Okay, now watch where you’re pointing that thing while you answer.
Some guys learn all about weapons in the military. My hat’s off to them. But if you’re just starting out with weapons, I would recommend you start with something a bit more basic and work your way up. Perhaps a handgun. You can still do some serious damage with one of those, too.
For assault rifles, I would recommend you get one for which ammunition is plentiful and for which spare parts are easy to get. Two perennial favorites are the AK-47 and the AR 15. If you’re looking for an AR 15 sale, 5.56 and 7.62 rounds are the most available.
You need to keep a few things in mind with calibers. The 7.62 can dish out more punishment, but these rounds are mostly full metal jacket because of the Geneva conventions. Why is this important? The jacket keeps the round from fragmenting upon entry—doing less damage, everything else being equal. If you’re aiming to disarm an intruder, I would want it to do more damage, not less. Also, recoil is a factor. The 7.62x51mm is going to kick like a mule. Personally, I prefer the 5.56, but if you decide to go with a higher caliber, be sure to try a few rounds, first.
Buy before there is a ban on assault rifles or even a threat of one. Such legislative threats come and go, and they could affect prices. In the current environment, you’ll likely shell out anywhere from $500 to $2,500 for a rifle. Of course, this depends on the features you want, how many magazines you get and how much ammo.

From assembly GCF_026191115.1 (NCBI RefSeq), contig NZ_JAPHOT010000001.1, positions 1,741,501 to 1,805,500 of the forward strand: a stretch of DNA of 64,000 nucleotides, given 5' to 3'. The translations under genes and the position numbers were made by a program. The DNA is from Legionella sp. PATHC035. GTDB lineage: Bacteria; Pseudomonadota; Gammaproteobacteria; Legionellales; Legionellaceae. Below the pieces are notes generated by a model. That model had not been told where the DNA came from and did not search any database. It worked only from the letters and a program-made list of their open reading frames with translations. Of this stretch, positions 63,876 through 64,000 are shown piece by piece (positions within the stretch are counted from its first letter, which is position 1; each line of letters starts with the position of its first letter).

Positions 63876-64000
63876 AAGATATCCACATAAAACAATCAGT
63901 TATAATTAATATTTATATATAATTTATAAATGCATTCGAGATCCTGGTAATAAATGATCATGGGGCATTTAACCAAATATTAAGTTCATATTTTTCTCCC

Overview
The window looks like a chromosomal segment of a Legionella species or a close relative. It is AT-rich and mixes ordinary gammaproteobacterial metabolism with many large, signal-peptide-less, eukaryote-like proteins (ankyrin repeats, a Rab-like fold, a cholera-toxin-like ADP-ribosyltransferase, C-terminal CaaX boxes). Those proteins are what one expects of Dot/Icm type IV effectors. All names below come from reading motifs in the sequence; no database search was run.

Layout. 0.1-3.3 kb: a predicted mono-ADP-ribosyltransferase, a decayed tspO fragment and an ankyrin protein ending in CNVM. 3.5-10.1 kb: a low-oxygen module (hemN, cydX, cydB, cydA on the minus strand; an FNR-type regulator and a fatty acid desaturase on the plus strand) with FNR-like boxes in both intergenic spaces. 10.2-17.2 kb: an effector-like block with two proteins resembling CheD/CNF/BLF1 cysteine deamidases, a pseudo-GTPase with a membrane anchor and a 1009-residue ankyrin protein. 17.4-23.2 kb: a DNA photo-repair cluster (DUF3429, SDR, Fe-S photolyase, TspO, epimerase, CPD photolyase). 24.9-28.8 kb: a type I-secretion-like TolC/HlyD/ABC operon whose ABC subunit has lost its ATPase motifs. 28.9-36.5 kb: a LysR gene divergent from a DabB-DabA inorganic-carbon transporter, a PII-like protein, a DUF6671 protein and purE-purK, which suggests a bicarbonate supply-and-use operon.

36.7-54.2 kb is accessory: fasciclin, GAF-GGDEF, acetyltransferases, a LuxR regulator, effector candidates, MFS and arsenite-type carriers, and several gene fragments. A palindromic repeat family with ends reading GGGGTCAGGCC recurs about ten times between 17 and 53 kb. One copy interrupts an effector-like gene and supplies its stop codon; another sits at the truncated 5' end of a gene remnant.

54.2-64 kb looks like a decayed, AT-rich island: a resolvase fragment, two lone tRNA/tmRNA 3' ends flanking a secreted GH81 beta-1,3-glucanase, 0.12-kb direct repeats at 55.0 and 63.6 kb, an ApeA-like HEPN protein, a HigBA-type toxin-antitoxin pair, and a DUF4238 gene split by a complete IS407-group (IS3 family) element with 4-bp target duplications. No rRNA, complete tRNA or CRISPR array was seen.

I would go for a gun with a suggested retail price toward the high end. You save yourself more potential aggravation because the better companies spend more time quality checking their product. And make sure they warranty their product. If you get a higher-priced rifle at a substantial markdown, so much the better.
Remember, a gun without ammo is no more than an expensive club and not a very effective one at that. Set aside for 500 rounds of ammo and store it in a cool, dry location. Of course, as a beginner, you’re likely not yet a good shot. I’d set aside enough for 3,000 rounds, plus budget for some serious range time to practice.
With dozens of manufacturers, configurations, types and variants, you could go crazy trying to decide which one to start with. But like I said in the caliber section, either an AK-47 or an AR 15 are good places to start. They have stood the test of time.
One Last Point
Is the safety on?